A bit of THIS and A bit THAT....Kuch Khatha, Kuch Meetha, Thoda Naram, Thoda Garam!

Sunday, June 18, 2006

A few moments with Gulzar....

'Lyrics Today Aren't Poetry, Just Bad Prose' SAIBAL CHATTERJEE interviews Gulzar in Outlook India

It was India's very first sound film, Alam Ara, that established the song-n-dance convention in our cinema.

"We're so stuck with the hero-heroine kind of cinema that it's impossible for us to get out of the mindset."

Seventy-five years on, how would you assess the state of film lyrics?
It would be unfair to judge film songs in isolation. Lyrics can be only as good as the film, the script and the music they're written for. If the quality of the film and its music is poor, the lyrics too are bound to deteriorate.... The lyrics should not only reflect the spirit of a film, but also capture the essence of the time and place it's set in. If some of today's songs seem laboured, it's because of a huge disconnect between lyric writing and poetry. Words are rustled up to fit pre-composed tunes. The beat is important, not the words.

When exactly did this decline begin?

The slide started when dance became gymnastics and songs turned into a meaningless stringing together of words. Today's lyrics aren't poetry. They aren't even prose. They are bad prose. The attempts at rhyming are painfully laboured. In the past, a Hindi film lyricist had 70-75 words to play around with. Today he has no more than 30 or 35. Their vocabulary is very limited. Today's cinema has no gentle dissolves, no flashbacks. It's cut-to-cut. Images and sounds are thrown at you one after the other. In song sequences, the movements usually have no connection with the words. Words are just an excuse to hang a tune on.

Is that a reason why our film songs are predominantly about a single emotion—romantic love? Elements like anger, cynicism and social satire are virtually absent...
Well, most of our films are love stories. We don't tell stories about older people. Our stories are usually about boys and girls falling in love. If I tell somebody I'm doing a film with A.K. Hangal and Dr Shreeram Lagoo, the first question I'd be asked is: "Hero aur heroine kaun hai?" We are so stuck with this kind of cinema, it seems impossible for us to get out of this mindset.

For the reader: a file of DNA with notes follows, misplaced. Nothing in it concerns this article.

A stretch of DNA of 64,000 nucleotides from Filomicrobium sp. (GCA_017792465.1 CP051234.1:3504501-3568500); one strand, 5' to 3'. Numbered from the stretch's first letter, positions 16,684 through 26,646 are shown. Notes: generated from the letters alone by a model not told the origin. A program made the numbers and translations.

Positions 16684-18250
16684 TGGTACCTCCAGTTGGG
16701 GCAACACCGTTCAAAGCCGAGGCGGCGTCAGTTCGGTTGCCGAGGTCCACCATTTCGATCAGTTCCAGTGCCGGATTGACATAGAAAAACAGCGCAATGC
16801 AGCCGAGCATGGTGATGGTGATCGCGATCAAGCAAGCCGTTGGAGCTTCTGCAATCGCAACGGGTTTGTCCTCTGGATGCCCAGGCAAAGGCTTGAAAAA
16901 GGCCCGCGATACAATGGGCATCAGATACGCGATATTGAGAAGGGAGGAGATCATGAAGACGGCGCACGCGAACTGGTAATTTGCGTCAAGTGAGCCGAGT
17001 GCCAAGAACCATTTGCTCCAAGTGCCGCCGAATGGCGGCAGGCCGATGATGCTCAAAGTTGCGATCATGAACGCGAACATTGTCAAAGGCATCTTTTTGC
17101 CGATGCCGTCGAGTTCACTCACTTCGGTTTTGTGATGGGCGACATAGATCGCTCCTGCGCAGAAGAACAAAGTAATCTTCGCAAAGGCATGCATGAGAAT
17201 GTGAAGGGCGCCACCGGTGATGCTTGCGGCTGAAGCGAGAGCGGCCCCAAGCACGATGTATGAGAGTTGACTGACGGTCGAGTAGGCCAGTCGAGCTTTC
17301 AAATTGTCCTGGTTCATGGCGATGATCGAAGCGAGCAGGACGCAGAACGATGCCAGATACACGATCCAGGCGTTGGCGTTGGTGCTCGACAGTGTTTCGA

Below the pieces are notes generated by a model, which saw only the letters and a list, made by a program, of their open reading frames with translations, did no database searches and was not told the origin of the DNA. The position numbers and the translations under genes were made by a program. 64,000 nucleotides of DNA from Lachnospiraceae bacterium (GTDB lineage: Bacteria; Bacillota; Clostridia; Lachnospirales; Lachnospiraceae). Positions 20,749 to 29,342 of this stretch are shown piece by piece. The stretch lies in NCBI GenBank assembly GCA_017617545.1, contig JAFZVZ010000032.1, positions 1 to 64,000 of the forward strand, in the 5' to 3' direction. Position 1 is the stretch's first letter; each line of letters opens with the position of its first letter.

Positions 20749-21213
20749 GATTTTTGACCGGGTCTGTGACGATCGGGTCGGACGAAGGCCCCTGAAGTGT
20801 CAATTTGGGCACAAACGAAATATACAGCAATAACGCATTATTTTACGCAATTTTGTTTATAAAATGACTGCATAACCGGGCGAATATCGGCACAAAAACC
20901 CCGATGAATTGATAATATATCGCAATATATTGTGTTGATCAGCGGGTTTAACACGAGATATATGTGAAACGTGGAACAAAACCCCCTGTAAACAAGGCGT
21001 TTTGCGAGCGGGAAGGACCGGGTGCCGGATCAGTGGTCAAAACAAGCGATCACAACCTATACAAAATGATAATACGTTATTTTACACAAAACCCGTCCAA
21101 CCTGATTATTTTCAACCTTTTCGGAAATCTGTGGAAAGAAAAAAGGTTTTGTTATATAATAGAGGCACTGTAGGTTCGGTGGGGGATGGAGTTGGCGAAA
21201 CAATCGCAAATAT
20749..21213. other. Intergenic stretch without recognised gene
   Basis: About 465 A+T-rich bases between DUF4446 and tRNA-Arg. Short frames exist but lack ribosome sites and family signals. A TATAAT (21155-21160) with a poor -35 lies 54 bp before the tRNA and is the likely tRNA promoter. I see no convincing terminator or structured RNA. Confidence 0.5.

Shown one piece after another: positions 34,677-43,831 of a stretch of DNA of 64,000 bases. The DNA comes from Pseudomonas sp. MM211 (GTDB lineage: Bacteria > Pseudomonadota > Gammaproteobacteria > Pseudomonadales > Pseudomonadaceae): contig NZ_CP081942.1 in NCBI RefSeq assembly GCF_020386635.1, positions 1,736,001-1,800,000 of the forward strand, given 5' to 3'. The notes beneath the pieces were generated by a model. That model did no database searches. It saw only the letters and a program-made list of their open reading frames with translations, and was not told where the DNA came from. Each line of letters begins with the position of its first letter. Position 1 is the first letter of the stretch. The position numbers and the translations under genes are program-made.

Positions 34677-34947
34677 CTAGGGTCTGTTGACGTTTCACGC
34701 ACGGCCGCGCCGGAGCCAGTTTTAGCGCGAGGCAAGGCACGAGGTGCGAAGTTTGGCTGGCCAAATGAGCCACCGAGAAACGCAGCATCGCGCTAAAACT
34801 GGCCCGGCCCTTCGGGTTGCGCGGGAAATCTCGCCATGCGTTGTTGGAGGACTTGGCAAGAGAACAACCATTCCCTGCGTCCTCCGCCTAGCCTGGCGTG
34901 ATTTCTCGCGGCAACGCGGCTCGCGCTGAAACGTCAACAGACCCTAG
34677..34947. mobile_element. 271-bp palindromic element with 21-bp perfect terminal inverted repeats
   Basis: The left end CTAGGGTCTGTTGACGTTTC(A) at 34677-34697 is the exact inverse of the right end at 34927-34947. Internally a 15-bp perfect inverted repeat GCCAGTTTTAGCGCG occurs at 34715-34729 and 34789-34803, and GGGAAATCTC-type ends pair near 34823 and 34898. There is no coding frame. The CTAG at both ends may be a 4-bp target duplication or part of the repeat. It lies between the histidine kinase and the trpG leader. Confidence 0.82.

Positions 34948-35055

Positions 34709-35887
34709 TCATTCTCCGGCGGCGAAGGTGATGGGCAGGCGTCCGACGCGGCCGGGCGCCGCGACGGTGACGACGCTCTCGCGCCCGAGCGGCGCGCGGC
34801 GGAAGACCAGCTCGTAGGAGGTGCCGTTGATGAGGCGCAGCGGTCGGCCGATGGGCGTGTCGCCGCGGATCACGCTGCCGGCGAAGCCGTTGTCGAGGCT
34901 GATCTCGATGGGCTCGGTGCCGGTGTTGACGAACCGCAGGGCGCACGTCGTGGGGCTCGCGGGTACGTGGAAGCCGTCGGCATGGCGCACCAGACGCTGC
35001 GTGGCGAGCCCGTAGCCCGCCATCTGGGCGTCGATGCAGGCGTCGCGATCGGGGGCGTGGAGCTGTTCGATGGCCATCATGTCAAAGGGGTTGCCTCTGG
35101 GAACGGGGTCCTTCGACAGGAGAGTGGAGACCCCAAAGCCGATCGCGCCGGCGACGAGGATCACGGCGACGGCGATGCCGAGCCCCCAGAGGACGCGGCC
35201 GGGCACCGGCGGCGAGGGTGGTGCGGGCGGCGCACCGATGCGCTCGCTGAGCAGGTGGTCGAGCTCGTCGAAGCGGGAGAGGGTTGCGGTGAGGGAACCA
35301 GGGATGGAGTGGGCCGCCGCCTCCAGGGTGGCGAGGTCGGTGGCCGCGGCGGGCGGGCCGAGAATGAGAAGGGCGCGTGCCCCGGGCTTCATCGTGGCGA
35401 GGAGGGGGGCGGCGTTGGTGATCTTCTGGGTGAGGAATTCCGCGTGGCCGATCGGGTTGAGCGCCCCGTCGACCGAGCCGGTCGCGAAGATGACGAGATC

So, is the situation unlikely to change ever?

Some contemporary filmmakers are bucking the trend. Nagesh Kukunoor's Iqbal does not have a heroine. Rang de Basanti isn't a typical boy-meets-girl story either. The songs in these films, especially in the latter, reflect this departure quite distinctly.

How would you describe the love songs you've penned over the years?
I've often tried to inject Sufism into purportedly romantic songs. Take Chhaiyyan Chhaiyyan as an example. It has the influence of Bulle Shah and Baba Farid, the great Sufi poet-singers of Punjab. In Saathiya, too, I wrote Mera yaar mila de saiyyan, which isn't a typical romantic number though it's essentially a love song. My songs aren't exactly romantic; they are often pastoral vignettes of life in Punjab, redolent with nostalgia and a sense of loss. I'm talking about songs like Chappa Chappa charkha chale and Chhod aaye hum, woh galiyaan from Maachis.

With someone like A.R. Rahman, I can work on the words and imagery strictly in relation to scenes and visuals.

In that sense your romantic songs are probably closer in spirit to the outpourings of the great Romantics of English poetry like John Keats and P.B. Shelley...

I'm not sure of that, but yes, it is important for our film lyrics to keep evolving. The imagery of Krishna serenading Radha, trying to wake her up, teasing her as she sits on a branch or trying to break her earthen pot as she heads for the well, used to work once. It can't work anymore, yet our lyrics are stuck in that imagery drawn from our folklore and mythology. Life has changed, the images in our songs haven't.

Your own lyrics have always had a degree of playfulness about them. Would you agree were I to say it has only increased in recent times?

You don't have to wear heavy glasses to write film lyrics. Beeti na beetayi raina in Parichay was a classical bandish that conveyed the pain of separation. It worked wonderfully well in the '70s. Today's Hindi cinema has no room for such songs. If we think old classical poetry will still work, we'd be deluding ourselves. Do we still wear the kurtas or pants we wore in the '60s? To survive, you have to move with the times. You have to think of images relevant to the contemporary environment. In Satya, I wrote sara din sadkon pe khaali rickshey sa peechhe peechhe chalta hai to refer to a lover pursuing her beloved. I couldn't have used the traditional Radha-Krishna imagery here. It would've been completely out of place.

Does your being a director help?

It certainly does. When I write lyrics, I know what will work. In Satya, only Goli maar bheje mein bheja shor karta hai would have been apt. I could not have written Dil-e-naadaan tujhe hua kya hai. Similarly, when I wrote Chhadi re chhadi kaise gale mein padi in Mausam, I knew nothing else would work.

Film songs made pre-Independence often exuded a strong nationalistic fervour, but that changed once India attained freedom and cinema became a medium of sheer entertainment. Would you agree?